Mike Boerner, Great Falls, Mont.: I have been a Colts fan for as long as I can remember. This running game is really looking like the old days around the mid 2000's. How are we going to compliment the running game through the air if we run into roadblocks?
JJ Stankevitz: I think we already saw the counter-punch against the Tampa Bay Buccaneers, who limited Jonathan Taylor to *only* 83 yards on 16 carries behind a fantastic effort from their front seven. Carson Wentz threw for 306 yards in that game, and his two interceptions weren't exactly his fault (the first was on a remarkably play by safety Antoine Winfield Jr., and the second was a game-ending heave to the end zone). Wentz threw for three touchdowns and showed he can be an effective weapon through the air on the rare occasion the Colts can't get their run game going early on.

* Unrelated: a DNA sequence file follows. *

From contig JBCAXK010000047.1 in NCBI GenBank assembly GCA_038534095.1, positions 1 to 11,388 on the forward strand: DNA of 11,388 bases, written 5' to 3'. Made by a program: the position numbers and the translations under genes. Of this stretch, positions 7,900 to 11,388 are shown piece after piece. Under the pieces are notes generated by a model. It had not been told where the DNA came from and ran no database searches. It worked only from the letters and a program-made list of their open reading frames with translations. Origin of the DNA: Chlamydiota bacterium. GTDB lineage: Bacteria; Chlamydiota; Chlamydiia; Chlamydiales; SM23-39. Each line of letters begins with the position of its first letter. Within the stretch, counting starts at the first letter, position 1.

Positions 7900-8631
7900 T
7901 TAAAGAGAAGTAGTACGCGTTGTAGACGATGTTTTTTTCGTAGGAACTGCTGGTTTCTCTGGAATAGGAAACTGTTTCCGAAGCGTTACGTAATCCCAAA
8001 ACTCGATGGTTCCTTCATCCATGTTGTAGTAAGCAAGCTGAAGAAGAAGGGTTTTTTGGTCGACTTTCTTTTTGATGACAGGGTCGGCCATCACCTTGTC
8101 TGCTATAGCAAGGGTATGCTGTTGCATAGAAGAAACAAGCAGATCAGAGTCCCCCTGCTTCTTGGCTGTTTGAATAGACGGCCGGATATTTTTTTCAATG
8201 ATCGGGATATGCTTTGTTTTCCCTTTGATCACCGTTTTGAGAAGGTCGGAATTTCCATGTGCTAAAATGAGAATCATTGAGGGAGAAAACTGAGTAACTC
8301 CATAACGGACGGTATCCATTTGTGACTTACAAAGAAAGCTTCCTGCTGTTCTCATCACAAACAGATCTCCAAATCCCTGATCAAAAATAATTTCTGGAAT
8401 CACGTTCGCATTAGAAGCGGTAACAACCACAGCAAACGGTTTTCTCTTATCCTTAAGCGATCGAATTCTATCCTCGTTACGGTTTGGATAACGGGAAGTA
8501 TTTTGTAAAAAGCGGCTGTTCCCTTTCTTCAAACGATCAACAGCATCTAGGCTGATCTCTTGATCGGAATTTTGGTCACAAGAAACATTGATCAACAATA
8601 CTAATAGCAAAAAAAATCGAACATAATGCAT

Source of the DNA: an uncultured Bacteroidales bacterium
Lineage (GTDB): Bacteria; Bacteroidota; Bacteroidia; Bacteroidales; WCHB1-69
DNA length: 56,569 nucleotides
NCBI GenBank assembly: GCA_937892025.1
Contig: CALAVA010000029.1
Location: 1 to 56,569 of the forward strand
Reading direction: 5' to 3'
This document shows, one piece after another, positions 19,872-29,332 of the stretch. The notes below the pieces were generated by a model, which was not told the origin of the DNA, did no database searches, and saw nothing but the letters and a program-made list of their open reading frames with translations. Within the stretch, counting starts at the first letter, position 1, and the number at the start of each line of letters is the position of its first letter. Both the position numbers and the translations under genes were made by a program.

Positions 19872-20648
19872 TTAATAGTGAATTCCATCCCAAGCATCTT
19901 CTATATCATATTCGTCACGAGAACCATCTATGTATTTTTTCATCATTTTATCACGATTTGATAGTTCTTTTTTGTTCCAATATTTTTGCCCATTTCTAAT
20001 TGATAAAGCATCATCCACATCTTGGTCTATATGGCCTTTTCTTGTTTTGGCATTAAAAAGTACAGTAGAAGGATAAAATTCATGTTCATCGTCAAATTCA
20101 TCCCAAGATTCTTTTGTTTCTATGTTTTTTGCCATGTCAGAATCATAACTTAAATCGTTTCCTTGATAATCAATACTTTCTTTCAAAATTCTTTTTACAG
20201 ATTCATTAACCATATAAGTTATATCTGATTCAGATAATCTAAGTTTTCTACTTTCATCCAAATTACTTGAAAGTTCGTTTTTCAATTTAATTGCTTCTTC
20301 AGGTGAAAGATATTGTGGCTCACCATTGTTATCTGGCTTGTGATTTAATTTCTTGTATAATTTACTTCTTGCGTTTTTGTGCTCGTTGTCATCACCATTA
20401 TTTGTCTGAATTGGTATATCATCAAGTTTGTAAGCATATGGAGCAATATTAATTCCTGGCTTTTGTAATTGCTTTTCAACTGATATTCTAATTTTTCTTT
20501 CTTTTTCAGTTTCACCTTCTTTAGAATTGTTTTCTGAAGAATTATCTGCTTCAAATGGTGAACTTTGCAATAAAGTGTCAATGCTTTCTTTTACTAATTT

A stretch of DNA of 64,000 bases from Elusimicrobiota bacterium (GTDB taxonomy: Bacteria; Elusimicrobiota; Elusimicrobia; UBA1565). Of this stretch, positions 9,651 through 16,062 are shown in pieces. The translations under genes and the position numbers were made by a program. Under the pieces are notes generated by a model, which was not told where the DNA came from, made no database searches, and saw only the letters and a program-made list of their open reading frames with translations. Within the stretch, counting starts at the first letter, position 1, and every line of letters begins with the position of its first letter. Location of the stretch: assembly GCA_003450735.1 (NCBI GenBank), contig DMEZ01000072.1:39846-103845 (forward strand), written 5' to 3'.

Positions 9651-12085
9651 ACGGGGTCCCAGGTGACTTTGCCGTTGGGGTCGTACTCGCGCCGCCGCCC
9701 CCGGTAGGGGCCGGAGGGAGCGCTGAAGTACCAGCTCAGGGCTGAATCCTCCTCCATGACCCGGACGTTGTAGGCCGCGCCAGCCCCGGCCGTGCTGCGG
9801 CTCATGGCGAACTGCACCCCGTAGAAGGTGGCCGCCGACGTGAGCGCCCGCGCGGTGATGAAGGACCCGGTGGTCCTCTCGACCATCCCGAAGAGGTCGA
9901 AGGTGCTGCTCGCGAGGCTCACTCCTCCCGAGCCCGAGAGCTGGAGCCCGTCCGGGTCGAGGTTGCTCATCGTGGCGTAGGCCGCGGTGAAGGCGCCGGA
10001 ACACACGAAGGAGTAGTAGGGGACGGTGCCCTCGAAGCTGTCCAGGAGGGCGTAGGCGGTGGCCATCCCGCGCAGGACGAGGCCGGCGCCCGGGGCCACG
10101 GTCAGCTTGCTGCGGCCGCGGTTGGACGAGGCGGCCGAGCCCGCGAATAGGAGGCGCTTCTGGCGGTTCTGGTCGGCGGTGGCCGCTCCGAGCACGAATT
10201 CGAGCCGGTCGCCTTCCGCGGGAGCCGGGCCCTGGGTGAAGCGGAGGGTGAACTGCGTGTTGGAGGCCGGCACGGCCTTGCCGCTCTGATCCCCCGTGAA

"I think our identity is what it is, it's a run-first deal – chunk play, play-action stuff, RPO stuff," Reich said. "I do think Carson has had many good games. I think for us to go where we are going to want to go, I think there are going to be games where Carson will be the 'star of the game.' I think that will have to happen."
Cameron Tobery, Frederick, Md.: What is your favorite video game?
JJ Stankevitz: NFL Blitz 2000 and it's not even close. I'll beat anyone who dares to challenge me in it running Da Bomb or Quick Dish on offense, and medium zone or safe cover on defense.